A first foray into Cross Country – East Kilbride Open 18 Jan 2014

Looking at the competitors after each of the races at the inaugural East Kilbride Athletics Club Cross Country at Jackton today reminded me of the Asaro Mud Men I met in the Eastern Highlands of Papua New Guinea (Asaro Mud Men by kahunapulej, on Flickr). To say the going was ‘heavy’ is as much of an understatement as a Lady Gaga costume.
On paper it looked like a walk in the park, and as I’m such a fan of a run in the park, I thought I’d give it a go. I took my daughter Joy along as she loves getting muddy and like me, had never tried a Cross Country event before. Arriving just after 1pm we were directed to the overflow car park. An encouraging sign that the event was well attended. We wandered up the farm track and eventually found the rather empty registration area in a sports hall hidden amongst the numerous farm buildings. Despite being met with a curt “Girls over that side”, the organisers thankfully took my word for it that I was male, and that in addition to Joy entering the girls race, I wanted to run in the veteran mens race and I was on the right side after all.
With numbers pinned on it was time to make our way to the swamp field where the under eleven boys and girls had just finished. I’ve seen people return from two weeks in Tenerife looking paler than those mud darkened legs and faces. Joy was relishing the challenge ahead at the same time as I was wondering what a crazy idea this was and whether I could get my money back.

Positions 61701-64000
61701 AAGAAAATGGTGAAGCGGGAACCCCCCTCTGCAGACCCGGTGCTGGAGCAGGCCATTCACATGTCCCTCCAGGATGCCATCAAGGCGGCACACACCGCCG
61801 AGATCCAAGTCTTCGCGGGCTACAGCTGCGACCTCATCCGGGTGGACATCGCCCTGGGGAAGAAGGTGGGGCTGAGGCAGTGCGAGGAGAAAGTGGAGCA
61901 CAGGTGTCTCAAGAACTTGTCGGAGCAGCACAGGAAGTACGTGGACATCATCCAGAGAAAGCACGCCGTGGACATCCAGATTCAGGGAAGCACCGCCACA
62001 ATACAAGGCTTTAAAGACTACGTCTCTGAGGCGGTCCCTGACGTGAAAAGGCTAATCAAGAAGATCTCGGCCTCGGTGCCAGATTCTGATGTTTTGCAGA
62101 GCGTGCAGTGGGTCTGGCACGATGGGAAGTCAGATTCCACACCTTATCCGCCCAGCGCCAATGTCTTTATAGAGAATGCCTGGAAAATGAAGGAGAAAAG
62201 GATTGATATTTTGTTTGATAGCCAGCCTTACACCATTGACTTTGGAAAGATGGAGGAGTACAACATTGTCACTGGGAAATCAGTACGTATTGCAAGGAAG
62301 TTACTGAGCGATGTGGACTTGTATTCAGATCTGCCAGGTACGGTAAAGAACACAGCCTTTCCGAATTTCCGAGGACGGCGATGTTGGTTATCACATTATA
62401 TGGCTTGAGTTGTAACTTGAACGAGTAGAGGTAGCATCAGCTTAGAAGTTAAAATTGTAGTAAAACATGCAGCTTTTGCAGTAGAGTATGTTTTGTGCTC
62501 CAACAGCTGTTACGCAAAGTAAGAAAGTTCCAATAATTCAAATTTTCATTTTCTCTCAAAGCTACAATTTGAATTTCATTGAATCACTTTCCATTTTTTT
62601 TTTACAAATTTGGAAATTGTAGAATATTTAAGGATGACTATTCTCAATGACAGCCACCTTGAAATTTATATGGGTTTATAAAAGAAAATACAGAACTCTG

The under 15 race was about 4km, or two big laps of the course and Joy duly took off, the only non club runner in her category. She really enjoyed the experience – once it was over – and despite finishing towards the back of race is keen to do it again.
There were one or two faces I recognised and I was chatting to Stephen Prentice (Bellahouston Harriers) when fellow Bella Peter Goodwin appeared. Bella Hayleigh McCrorie was also on hand to provide support for the Bellas (and her other half running for Shettleston), which was very much appreciated.
Having seen the state of the course, I resolved it was a day to try and simply get round safely and leave the PB for another day. At 4 laps and just over 5 miles I was certain I’d bitten off more than I could chew. My enthusiasm had triumphed over my inexperience to get me there, but then done a runner at the first sign of adversity. At least the weather was fine. Although pouring in the morning it had brightened up with warm winter sunshine taking the edge off the January chill. Ideal conditions for running. Ideal for running in a park that is, and I’d decided that whatever this was, it wasn’t a park.
We lined up at the start and from the off I sprinted straight to the back of the pack and tried valiantly to hold onto that position. I may have managed it too if it wasn’t for an unattached runner who finished after me. Every step of those 4, arduous laps risked losing a shoe. Every step left your feet carrying kilos of excess mud like concrete overshoes. Even the downhill sections didn’t allow you really to gain momentum, the terroire insisting on holding you back. I was quite surprised then, that in the end I was only lapped by 4 runners (4th placed Chris Greenhalgh of Giffnock North lapped me with 10 meters to go).
Reflecting now, I’m surprised by how much I enjoyed the whole experience. After all, it’s not every day you get to look like an Asaro Mud Man from PNG.